Bump was and early innovator in the area of file and contact sharing on mobile devices. Interest has waned a bit in recent years, but then Google bought the company back in September. Work seemed to stop on Bump's apps shortly thereafter, and now we're getting the official word – Bump and Flock are no more. Both apps will stop working and be removed from Google Play (and the App Store) on January 31st, 2014.
Bump was one of the first apps that made it easy to send files between devices without typing things in. You could just have two phones (geographically) close together and bump them to send files over the internet.
You guys remember Bump? It's been a while since we've had a reason to discuss the app, but that changes today; Google just bought the company. For those who may not be familiar with Bump, it's an app that allows files, images, apps, and the like to be transferred from device to device by touching the two together. It was actually pretty popular a few years ago, before NFC and Android Beam (which, honestly, still doesn't work correctly half the time) came along.
The thing that makes Bump a more compelling option over NFC, however, is that it's cross platform – as long as both parties have the Bump app installed, it makes transferring information from Android to iOS incredibly easy.
When Bump showed up on the smartphone scene, it was something of a novelty, but at the time it delivered file sync and transfer faster and easier than anything else. But with the proliferation of Dropbox, Google Drive and innumerable others, the game has changed. Bump plays a bit of catch-up today with an updated Android and web app, which allows users to send files between PCs (web) and mobile devices with ease.
They call the new capability "Bump Your Computer". Far from an invitation to laptop catastrophe, it's every bit as simple as the app itself: go to the Bu.mp website, select a file, picture, contact, etc.
Before NFC and Android Beam (or as Samsung like to call it, S Beam), there was Bump - an application that users share images, contacts, and apps by touching their phones together. However, Bump was pretty limited in the types of files it could transfer. If you wanted to send a document, zip file, or something similar, you were just out of luck (or forced to use email).
The Bump team heard your cries, and has been hard a work on a version of the app that supports file transfers. The feature - dubbed Bump Files - supports basically all file types, including videos, documents, spreadsheets, presentations, and more.
The mythical unicorn Google Drive is so close, we can practically taste it. Earlier today, Reuters broke the news of a possible Tuesday launch (that would be today), confirming earlier rumors of an initial free 5GB quota and throwing a new number, 100GB of upgradeable storage, into the mix.
It's quite possible that Reuters' sources were on the money this time, as around the same time, Google started bumping the usual free 1GB Docs storage limit all the way up to... you guessed it - 5GB. Check it out:
Additional pricing still remains at $0.25/GB, but this could change with the official announcement.
Bump, a wildly popular wireless transfer app for Android and iOS, got an update to version 3.0 today, bringing several enhancements to the table. Perhaps the most notable among these is the completely redesigned interface, which Bump Technologies Inc. describes as both simple and beautiful. The UI appears to have been updated to a more ICS-cohesive design, bringing a tabbed interface and "action overflow" button to enhance functionality.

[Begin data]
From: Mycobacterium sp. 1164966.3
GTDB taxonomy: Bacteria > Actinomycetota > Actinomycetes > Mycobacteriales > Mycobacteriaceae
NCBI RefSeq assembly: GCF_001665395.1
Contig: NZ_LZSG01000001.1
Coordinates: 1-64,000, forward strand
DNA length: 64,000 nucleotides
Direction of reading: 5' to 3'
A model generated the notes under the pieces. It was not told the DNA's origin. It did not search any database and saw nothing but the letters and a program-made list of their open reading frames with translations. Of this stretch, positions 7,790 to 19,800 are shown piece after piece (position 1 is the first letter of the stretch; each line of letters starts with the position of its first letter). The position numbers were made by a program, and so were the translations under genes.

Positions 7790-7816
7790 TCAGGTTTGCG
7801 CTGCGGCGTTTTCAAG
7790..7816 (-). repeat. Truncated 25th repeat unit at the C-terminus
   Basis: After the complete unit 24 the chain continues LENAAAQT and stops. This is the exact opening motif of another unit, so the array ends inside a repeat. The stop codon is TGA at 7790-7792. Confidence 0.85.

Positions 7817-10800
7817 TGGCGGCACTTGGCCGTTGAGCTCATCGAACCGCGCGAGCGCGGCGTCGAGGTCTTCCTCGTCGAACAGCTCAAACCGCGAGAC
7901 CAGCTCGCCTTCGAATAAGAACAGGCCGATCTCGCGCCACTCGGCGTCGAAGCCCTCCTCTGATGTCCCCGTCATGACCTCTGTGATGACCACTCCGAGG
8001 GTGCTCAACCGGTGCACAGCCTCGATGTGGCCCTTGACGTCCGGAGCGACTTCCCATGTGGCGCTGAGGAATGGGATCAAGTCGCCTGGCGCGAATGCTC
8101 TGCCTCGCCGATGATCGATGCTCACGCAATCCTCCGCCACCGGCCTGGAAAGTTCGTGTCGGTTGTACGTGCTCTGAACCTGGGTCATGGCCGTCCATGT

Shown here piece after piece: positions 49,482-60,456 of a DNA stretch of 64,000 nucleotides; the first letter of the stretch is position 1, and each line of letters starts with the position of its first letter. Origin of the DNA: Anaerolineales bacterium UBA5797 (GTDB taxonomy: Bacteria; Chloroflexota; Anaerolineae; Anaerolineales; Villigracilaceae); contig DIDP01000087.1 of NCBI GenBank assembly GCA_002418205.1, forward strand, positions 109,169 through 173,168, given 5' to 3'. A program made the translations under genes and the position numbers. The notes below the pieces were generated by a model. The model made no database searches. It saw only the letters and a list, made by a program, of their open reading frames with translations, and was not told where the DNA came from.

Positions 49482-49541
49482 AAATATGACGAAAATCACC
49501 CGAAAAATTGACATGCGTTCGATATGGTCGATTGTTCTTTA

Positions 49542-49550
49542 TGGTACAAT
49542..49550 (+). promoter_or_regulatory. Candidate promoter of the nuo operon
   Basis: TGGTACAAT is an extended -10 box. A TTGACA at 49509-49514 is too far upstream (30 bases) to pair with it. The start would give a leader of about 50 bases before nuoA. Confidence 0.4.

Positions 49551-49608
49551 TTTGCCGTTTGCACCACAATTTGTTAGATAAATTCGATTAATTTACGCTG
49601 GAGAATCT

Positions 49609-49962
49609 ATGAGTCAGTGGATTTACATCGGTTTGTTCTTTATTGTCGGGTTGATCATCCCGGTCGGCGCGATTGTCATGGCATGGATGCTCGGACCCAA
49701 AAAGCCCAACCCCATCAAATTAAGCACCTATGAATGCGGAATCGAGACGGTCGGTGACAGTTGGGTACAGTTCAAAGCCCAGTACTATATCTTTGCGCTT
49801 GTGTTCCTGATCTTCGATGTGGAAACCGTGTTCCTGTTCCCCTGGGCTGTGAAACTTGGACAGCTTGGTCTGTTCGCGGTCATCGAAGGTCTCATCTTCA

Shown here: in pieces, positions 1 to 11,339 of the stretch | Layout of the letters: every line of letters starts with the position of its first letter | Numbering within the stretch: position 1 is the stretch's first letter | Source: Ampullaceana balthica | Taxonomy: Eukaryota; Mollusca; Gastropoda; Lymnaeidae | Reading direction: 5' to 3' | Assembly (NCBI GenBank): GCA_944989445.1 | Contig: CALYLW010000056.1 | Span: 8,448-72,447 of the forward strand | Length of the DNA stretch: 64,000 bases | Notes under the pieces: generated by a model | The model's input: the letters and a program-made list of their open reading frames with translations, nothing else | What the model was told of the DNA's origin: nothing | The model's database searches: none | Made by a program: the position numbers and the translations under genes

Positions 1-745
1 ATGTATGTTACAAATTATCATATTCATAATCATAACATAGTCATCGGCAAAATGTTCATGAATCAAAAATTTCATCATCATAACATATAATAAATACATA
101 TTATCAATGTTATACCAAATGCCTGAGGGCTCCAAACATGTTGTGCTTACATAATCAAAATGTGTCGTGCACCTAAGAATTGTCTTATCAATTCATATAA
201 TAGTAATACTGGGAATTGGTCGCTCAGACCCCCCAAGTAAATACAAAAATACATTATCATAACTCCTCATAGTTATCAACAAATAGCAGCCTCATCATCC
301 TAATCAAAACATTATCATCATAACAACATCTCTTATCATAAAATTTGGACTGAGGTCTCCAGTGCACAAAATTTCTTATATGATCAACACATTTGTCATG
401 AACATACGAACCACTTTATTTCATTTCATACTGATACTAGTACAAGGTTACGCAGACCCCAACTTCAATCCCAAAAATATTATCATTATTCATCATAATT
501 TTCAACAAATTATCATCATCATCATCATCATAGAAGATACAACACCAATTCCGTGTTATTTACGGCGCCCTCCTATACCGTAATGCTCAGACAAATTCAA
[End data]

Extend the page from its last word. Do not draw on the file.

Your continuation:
Besides the new UI, Bump has made contact transfer touch-free, enabled the transfer of "as many photos as you want" in one bump, and added an interesting feature that allows users to discover mutual friends by scanning through both parties' phonebooks.
A lot of interesting products and services have been demoed at Google I/O 2011, including a number of interesting features for Ice Cream Sandwich, Android's forthcoming iteration. One of the less flashier features demoed is the 0-click peer-to-peer NFC sharing. This allows compatible Android devices to share content (contacts, links, YouTube videos) between the devices by simply placing them in close proximity to each other. No app needs to be run and no buttons need to be clicked - hence the "0-click" moniker.
Sharing data between devices in this manner is not a completely novel concept as the cross-platform app Bump already provides similar features.
Bump, the popular app that lets users share photos, contacts, and apps by simply bumping their phones together has hit the big two-point-oh today. This update brings many enhancements along with it, including a new UI and a nice performance boost.
Not only does it look prettier, but it's more functional as well. The app now stores a complete list of everything that you've sent or received via Bump, including when and where you were at the time of the transaction. This update also allows you to create a connection with specific friends so you can send and receive photos, apps, and messages with each other, even if you're not currently in the phone bumping distance.
Just like the recent update to Facebook for Android (minus the battery draining issues), PayPal’s Android application has just received an update which puts it on par with its iOS counterpart.
Along with a heavily refined UI, the latest version includes two major new features. Bump, which allows you to share money with a friend by tapping your phones together, and Split the Check, which can calculate the cost of a bill for each person and allow them to all pay their portion simultaneously. Of course, the app still allows you to check your balance, as well as send and receive money from your account.